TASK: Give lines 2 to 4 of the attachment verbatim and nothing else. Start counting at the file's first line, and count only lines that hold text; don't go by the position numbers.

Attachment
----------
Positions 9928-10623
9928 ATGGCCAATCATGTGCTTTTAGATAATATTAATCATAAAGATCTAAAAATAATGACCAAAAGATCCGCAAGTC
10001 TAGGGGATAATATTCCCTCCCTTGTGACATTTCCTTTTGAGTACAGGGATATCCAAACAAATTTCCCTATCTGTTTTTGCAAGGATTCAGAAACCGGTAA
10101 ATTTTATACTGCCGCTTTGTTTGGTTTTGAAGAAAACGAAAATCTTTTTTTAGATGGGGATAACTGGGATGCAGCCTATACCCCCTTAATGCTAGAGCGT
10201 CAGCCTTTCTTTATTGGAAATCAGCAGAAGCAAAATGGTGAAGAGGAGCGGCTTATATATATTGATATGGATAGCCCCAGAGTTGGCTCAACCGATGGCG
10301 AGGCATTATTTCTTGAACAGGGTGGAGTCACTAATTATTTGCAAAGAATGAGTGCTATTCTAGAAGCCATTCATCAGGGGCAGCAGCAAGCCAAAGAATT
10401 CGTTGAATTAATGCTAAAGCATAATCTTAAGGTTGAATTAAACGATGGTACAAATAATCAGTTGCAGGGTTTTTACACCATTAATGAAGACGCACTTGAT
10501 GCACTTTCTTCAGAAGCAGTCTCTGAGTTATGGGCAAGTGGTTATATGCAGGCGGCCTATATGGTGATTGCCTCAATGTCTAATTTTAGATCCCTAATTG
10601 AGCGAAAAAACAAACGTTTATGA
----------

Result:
9928 ATGGCCAATCATGTGCTTTTAGATAATATTAATCATAAAGATCTAAAAATAATGACCAAAAGATCCGCAAGTC
10001 TAGGGGATAATATTCCCTCCCTTGTGACATTTCCTTTTGAGTACAGGGATATCCAAACAAATTTCCCTATCTGTTTTTGCAAGGATTCAGAAACCGGTAA
10101 ATTTTATACTGCCGCTTTGTTTGGTTTTGAAGAAAACGAAAATCTTTTTTTAGATGGGGATAACTGGGATGCAGCCTATACCCCCTTAATGCTAGAGCGT